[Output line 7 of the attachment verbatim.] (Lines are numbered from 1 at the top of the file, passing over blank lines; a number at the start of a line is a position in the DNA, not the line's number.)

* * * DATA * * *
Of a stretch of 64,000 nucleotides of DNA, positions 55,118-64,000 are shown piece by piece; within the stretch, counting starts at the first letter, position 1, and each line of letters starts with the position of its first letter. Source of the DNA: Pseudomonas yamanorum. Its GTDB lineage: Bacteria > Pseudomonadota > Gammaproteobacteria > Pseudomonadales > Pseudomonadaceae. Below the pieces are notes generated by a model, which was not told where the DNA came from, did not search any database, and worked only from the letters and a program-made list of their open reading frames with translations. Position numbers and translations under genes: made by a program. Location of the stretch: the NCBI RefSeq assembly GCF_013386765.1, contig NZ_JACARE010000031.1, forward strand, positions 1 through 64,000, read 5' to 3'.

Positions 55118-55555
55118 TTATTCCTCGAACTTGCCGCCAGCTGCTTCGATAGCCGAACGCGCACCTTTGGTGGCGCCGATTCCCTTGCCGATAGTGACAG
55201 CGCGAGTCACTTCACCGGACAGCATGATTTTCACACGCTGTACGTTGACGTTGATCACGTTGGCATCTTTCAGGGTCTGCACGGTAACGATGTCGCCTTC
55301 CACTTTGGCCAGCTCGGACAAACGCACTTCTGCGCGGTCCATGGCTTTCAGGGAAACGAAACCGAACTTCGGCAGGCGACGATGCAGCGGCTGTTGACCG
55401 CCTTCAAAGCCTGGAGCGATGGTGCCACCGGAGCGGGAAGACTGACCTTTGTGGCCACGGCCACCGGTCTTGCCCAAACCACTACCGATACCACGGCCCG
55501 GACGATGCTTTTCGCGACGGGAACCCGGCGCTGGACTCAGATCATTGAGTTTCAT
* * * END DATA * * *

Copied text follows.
55501 GACGATGCTTTTCGCGACGGGAACCCGGCGCTGGACTCAGATCATTGAGTTTCAT